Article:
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The Sites

Israel and Palestine – In Jerusalem

Israel and Palestine – Outside Jerusalem




Akeldama (Field of Blood)



Monastery of St Onuphrius (Seetheholyland.net)

Akeldama, where Judas Iscariot died, is in Jerusalem’s Hinnom Valley — a picturesque setting whose infamous history of child sacrifices caused it to be identified with the hell of unquenchable fire and punishment.

The Greek Orthodox Monastery of St Onuphrius now stands on the place where Judas is believed to have hanged himself. The monastery occupies a narrow terrace on the southern face of the valley, facing Mount Zion and the Old City walls.

Akeldama (also spelt Aceldama, Hekeldama and Hakeldama) comes from Aramaic words meaning Field of Blood.

The Gospel of Matthew says Judas was filled with remorse after betraying Jesus with a kiss at Gethsemane. He then took his payment of 30 pieces of silver back to the chief priests and elders, and threw the money down in the Temple.

“The chief priests picked up the coins and said, ‘It is against the law to put this into the treasury, since it is blood money’. So they decided to use the money to buy the potter’s field as a burial place for foreigners. That is why it has been called the Field of Blood to this day.” (27:6-8)


Monastery stands among burial caves


Olive trees in Hinnom Valley (Seetheholyland.net)

The Monastery of St Onuphrius, built in 1874 over the remains of an earlier church building, is occupied by a small community of Greek Orthodox nuns.

It is dedicated to a saintly monk from the 3rd or 4th century. Onuphrius was famous for his luxuriant beard, which was his only garment apart from a loincloth of leaves.

The hillside on which the monastery stands is honeycombed with burial caves and tombs — some of them holding the bones of pilgrims of past centuries who came to Jerusalem but did not survive to make the journey home.


Icon of St Onuphrius in Monastery of St Onuphrius (Seetheholyland.net)

In the Byzantine period, many of these caves were occupied by monks and hermits.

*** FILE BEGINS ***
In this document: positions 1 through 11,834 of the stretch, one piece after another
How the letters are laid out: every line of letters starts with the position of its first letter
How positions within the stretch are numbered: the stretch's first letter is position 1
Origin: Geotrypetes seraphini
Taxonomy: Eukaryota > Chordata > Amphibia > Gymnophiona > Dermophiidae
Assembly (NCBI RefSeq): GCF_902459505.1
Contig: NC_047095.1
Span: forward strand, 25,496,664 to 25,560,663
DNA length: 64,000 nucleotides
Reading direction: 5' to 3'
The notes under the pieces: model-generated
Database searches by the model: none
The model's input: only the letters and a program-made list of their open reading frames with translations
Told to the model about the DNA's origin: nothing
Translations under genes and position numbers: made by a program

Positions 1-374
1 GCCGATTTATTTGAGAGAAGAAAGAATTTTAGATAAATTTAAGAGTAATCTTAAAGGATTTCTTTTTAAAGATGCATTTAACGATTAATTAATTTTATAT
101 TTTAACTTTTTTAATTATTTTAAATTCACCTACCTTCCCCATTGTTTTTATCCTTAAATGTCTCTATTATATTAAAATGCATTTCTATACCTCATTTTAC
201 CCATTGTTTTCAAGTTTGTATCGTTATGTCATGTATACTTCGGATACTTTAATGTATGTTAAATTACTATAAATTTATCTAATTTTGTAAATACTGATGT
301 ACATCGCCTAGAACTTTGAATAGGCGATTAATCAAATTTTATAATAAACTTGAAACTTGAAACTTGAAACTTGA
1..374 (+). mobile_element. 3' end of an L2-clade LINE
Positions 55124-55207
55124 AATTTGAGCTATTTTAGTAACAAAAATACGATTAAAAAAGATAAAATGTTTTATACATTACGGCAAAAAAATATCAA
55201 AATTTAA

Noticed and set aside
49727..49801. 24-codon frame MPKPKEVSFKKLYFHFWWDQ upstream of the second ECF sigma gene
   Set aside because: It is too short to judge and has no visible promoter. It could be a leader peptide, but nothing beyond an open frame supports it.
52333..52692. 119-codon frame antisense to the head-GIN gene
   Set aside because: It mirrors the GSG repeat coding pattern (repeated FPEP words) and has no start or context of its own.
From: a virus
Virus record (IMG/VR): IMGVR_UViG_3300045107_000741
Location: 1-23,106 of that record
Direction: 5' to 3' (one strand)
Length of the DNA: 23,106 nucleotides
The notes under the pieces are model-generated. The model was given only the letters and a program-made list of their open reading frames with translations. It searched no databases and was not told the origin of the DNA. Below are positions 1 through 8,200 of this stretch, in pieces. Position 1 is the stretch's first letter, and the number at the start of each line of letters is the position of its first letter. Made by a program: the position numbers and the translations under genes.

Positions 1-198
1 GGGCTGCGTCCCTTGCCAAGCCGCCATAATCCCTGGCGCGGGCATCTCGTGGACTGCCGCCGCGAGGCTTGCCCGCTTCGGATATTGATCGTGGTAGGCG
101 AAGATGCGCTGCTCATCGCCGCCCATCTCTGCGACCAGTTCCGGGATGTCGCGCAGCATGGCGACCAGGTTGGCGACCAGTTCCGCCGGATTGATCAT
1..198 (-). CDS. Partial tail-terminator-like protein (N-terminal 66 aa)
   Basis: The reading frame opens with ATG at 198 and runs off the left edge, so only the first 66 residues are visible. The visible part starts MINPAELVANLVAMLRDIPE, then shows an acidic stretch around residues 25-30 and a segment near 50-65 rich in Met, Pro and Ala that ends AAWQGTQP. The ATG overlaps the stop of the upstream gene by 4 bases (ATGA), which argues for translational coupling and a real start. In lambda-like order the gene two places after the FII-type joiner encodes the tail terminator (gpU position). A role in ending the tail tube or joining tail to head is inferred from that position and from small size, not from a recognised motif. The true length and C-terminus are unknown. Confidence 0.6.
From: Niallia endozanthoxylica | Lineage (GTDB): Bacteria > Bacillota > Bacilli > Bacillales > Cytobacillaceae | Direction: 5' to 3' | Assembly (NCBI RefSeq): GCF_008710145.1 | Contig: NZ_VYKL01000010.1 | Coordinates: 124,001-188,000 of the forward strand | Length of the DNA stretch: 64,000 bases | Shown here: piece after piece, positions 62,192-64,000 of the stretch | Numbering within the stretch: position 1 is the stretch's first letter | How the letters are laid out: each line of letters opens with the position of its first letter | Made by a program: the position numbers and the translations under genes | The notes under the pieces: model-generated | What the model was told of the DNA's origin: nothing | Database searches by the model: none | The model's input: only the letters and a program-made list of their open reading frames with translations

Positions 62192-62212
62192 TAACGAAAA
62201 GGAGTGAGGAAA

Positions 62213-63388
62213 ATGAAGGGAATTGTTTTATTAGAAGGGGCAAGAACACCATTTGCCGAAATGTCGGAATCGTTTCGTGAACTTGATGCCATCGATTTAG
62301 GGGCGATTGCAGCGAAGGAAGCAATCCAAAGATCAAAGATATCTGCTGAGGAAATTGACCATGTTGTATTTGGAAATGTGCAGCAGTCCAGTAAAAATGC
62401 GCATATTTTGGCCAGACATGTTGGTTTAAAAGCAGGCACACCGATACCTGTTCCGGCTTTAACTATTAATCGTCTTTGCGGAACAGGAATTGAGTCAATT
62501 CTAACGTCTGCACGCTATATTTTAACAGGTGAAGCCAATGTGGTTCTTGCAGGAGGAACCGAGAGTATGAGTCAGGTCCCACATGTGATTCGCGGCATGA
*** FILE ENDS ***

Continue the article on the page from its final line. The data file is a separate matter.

The monastery chapel is in a former burial cave, with holes in the walls where bodies were laid. A 16th-century tradition says eight of the apostles hid here after Jesus was captured at Gethsemane.


Crusaders built charnel house

Near the Monastery of St Onuphrius are the remains of an underground charnel house built by the Crusaders in the 12th century, to bury the 50 or more patients who died each day in the hospital run by the Knights of St John near the Church of the Holy Sepulchre.

Loads of soil from this place were often taken to consecrate Christian cemeteries in Europe.


Burial niches in Monastery of St Onuphrius (Seetheholyland.net)

One of the tombs found near the monastery is believed to be that of Annas, head of the high priestly family that included Caiaphas, who presided at the trial of Jesus.

On the same side of the Hinnom Valley, archaeologists excavating a tomb in 1979 found two tiny silver scrolls from around 600 BC, inscribed with portions of the priestly blessing from the Book of Numbers: “The Lord bless you and keep you; the Lord make his face to shine upon you, and be gracious to you; the Lord lift up his countenance upon you, and give you peace.” (6:24-26)

These inscriptions are the earliest known citations of texts found in the Hebrew Bible.


Place of child sacrifice

During the First Temple period the Hinnom Valley became notorious as the place where apostate Jews sacrificed their children through fire to the pagan god Moloch.


View from terrace in Monastery of St Onuphrius (Seetheholyland.net)

Because of these atrocities, the valley’s name (Gei-Hinnom in Hebrew, Gehenna in Greek) became a byword for hell, the place of eternal punishment by fire, in both Jewish and Christian traditions.

In the Gospels, Jesus uses the Greek word Gehenna 11 times to describe the hell of unquenchable fire which can destroy “both body and soul” (Matthew 10:28).

However, a Middle Ages belief that the Hinnom Valley continued to belch smoke and fire because it was a perpetually burning rubbish dump has no basis in fact.

In modern times the Hinnom Valley has become a green and pleasant venue for picnics, rock climbing and concerts.


In Scripture:

Child sacrifice in the Hinnom Valley: 2 Chronicles 33:6

Child sacrifice condemned by God: Jeremiah 7:30-32

Jesus refers to the unquenchable fire of Gehenna: Mark 9:43

The purchase of the Field of Blood: Matthew 27:3-10


Monastery of St Onuphrius

Administered by: Greek Orthodox Patriarchate of Jerusalem

Tel.: Monastery, +972-505-315530; Patriarchate, +972-262-85636

Open: Apr-Sep, Tuesdays and Thursdays 9am-12 noon, 4-7pm

Oct-Mar, Tuesdays and Thursdays 9am-12 noon, 3-5pm




Hilliard, Alison, and Bailey, Betty Jane: Living Stones Pilgrimage: With the Christians of the Holy Land (Cassell, 1999)
Mackowski, Richard M.: Jerusalem: City of Jesus (William B. Eerdmans, 1980)
Murphy-O’Connor, Jerome: The Holy Land: An Oxford Archaeological Guide from Earliest Times to 1700 (Oxford University Press, 2005)
Prag, Kay: Jerusalem: Blue Guide (A. & C. Black, 1989)
Ritmeyer, Leen and Kathleen: “Potter’s Field or High Priest’s Tomb” (Biblical Archaeology Review, November/December 1994)


External links

Gehenna (Wikipedia)
The Myth of the Burning Garbage Dump of Gehenna (BiblePlaces)

Church of All Nations


Church of All Nations